Tiny Deathstars of Foulness

Spotlight has had a pretty checkered past with Xsan. But things are looking a little better and if you want to try enabling it again, once you’ve fully updated to 2.2 you can do so without too much fanfare. Simply locate the config file for the name of the volume you wish to enable spotlight for, which is in /Library/FileSystems/Xsan/config and is named with the name of the volume followed by a .cfg file extension. Once located, open the file in your favorite text editor (ie – pico, vi, etc). Then, locate the entry for EnableSpotlight, which should be set to No. Change the No to a Yes. You can also enable two different levels of searching:
  • FsSearch, which only searches file system attributes (names, etc)
  • ReadWrite, which indexes content on the SAN the same way spotlight behaves for normal direct attached volumes.
To enable either, simply add a line below EnableSpotlight that reads similar to the following (based on the level of indexing you are comfortable with), starting with SpotLightSearchLevel and ending with the type of search you would like to perform:
SpotLightSearchLevel FsSearch
SpotLightSearchLevel ReadWrite
Once enabled restart the service. While you shouldn’t, you may need to run mdutil (although you shouldn’t have to any more, but I’ve had to a couple of times) to get the spotlight indexing process kicked off. To do so run the mdutil command with the -E option, as you can see here (assuming a volume name of NAMEOFVOLUME):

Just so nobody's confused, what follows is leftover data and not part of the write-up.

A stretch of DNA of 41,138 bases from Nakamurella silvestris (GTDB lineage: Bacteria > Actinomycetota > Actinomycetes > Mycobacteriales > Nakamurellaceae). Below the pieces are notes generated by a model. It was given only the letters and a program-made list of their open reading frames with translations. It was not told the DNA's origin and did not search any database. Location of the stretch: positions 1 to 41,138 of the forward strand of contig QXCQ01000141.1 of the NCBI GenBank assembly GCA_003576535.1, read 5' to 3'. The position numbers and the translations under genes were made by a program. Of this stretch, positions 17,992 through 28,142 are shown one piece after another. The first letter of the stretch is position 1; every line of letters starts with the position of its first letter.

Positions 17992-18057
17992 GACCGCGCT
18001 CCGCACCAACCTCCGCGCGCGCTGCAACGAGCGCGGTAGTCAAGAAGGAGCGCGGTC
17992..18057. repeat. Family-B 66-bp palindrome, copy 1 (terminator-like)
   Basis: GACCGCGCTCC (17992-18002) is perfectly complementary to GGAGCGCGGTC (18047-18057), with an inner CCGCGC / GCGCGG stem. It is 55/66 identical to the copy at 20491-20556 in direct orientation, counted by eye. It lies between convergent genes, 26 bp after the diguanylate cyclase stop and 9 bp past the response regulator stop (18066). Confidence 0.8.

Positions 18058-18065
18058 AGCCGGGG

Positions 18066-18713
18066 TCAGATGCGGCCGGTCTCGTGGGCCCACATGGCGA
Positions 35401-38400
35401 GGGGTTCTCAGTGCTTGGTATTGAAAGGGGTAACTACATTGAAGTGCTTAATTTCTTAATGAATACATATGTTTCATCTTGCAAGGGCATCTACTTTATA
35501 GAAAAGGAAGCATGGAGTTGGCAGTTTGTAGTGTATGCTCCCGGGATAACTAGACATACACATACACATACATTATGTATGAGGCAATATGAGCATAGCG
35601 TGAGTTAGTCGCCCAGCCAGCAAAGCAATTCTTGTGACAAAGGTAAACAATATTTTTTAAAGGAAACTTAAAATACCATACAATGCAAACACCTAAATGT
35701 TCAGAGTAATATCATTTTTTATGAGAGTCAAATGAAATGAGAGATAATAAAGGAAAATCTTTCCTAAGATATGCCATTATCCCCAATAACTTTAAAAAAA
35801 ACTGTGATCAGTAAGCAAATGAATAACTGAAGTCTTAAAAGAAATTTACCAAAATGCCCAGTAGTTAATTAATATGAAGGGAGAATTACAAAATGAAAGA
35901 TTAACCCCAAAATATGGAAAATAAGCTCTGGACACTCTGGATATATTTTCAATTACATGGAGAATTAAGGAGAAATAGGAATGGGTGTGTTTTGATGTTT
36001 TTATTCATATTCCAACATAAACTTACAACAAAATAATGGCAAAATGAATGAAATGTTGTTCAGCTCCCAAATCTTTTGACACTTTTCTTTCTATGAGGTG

mdutil -E /Volumes/NAMEOFVOLUME
You can then check the status of the indexing process using the -s option with mdutil, as follows(assuming a volume name of NAMEOFVOLUME):
mdutil -s /Volumes/NAMEOFVOLUME
If for some arbitrary reason spotlight chooses not to index a folder (happens with Xsan in my experience), then you can use the mdimport command with the -f option:
There will also be times when indices are built either using the wrong UID or where a failover during indexing causes corruption (my best educated guess as to why this happens). When it happens, simply RM the .Spotlight-V100 directory of the volume as you can see here:
rm -ri /Volumes/NAMEOFVOLUME/.Spotlight-V100
Also keep in mind that the same rules of what does not get indexed apply to Xsan volumes that apply to direct attached volumes. Namely, the following will be skipped:
  • Hidden files (including those with names that contain leading periods).
  • Invisible files (those using the kIsInvisibleFinder flag).
  • Files that have been nested inside hidden or invisible folders.
Finally, if you wish to programmatically check that files have been indexed, you can use the mdfind command. This is especially helpful when comparing the results from an Xsan client and the current metadata controller in your environment.

October 8th, 2009

Posted In: Xsan

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